Brad's Blog - 7 Ways Rising Interest Rates Are Likely to Affect Retail Real Estate

The Progressive Real Estate Partners team spends a lot of time helping our clients understand the current market conditions relative to leasing and selling retail real estate.  One of the key questions these days is how the rising short and long-term interest rate environment might impact retail real estate.

Although most of the items outlined below will likely put some level of downward pressure on retail real estate, there are also definitely some positives that will result from rising interest rates that I include toward the end of this blog.

The following are our conclusions:

  1. Short Term Rate Increases Will Reduce Discretionary Income: All variable rate mortgages and a certain amount of credit card debt, home equity loans, auto loans, and student loans are tied to short term interest rates. As short-term interest rates go up, so do the debt payments for these loans. For many consumers, an increase in debt service results in less disposable income. That could mean fewer restaurant purchases, fewer visits for beauty related services, or less spending for entertainment. Interestingly (and this is purely anecdotal) as I have been asking people what would be the first thing that they would cut back if they had to save $200/month, the answer is overwhelmingly “streaming/subscription” services. That’s likely good news for retail.


  1. Decreased Residential Purchases Can Have a Large Spillover Affect: We all know that housing prices have skyrocketed over the past 2 years. Many could justify paying these higher prices because interest rates were so low that even with higher prices, the monthly payments were the same as before the increase in home prices. With rising interest rates, monthly payments have increased significantly, resulting in residential sales decreasing. According to the CA Association of Realtors, residential sales in California in May were down 15.2% from the previous year. When a home sells, this has a huge effect on the economy. Real estate brokers cash a commission, banks make loan fees, property inspectors and appraisers earn fees, and then most new homeowners spend a lot of money on home improvements and furnishings. For every home that does not sell, this economic activity is taken out of the economy. As a result, we would expect furniture stores, home accessory stores, flooring and paint stores to be impacted.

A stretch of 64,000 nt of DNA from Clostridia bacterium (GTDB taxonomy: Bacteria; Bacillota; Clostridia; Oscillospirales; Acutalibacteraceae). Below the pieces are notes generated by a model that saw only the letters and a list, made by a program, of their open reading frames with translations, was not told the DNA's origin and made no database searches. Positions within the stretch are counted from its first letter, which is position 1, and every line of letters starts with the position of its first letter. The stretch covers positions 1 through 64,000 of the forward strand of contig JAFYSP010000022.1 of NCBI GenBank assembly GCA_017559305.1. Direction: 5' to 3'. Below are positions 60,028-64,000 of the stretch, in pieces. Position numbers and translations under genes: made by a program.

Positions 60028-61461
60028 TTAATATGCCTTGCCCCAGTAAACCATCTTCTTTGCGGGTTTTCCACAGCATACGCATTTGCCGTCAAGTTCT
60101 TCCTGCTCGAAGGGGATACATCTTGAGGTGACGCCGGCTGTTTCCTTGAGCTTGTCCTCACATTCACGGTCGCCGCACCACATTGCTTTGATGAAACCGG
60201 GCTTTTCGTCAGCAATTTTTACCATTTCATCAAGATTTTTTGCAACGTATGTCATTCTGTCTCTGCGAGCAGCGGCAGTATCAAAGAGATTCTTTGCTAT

1. Reduction in Home Equity Increases May Reduce Large Ticket Purchases: When your home increases $50,000 in value in one year, it makes it psychologically easier to buy a boat or recreational vehicle, install a pool, perform a kitchen renovation, and other costly items because it feels like your increase in equity is paying for it. I don’t know whether home prices will decrease, stay flat, or just increase less rapidly, but I feel confident in stating that we won’t see the large increases in value that we have seen over the past 2 years. As a result, retailers that depend upon these large ticket purchases may feel the pressure of higher interest rates.


  1. Cap Rates May Rise: A lot of people believe that rising interest rates will automatically cause cap rates to rise. But keep in mind that cap rates are a reflection of current AND future rent expectations. If you had your choice of paying a 6% cap rate for a property that would be worth the same 5 years from now or a 5% cap rate for a property that would double in value in the next 5 years, you would be much more likely to choose the latter. We are currently experiencing low vacancy with virtually no development in the pipeline. This could bode well for rent increases over the next few years.
    But what about the fact that interest rates are higher and therefore cash on cash returns are lower. One of our recent observations is that we have never seen a higher level of cash buyers than the past couple of years. It seems very evident that based upon the Great Financial Crisis that occurred 15 years ago, there has been a huge increase in the number of debt free commercial properties. Individuals who are doing 1031 exchanges with all cash properties are unaffected by the rise in interest rates.It does appear that single tenant cap rates may be starting to rise as buyers are concerned about locking themselves into very long-term lease terms with modest rental increases. The concern is that inflation may erode the cash flow. We have actually seen a shift in the past 12 months to multi-tenant properties that have overall shorter lease terms with higher annual rental increases. This ebb & flow is what makes the market so interesting.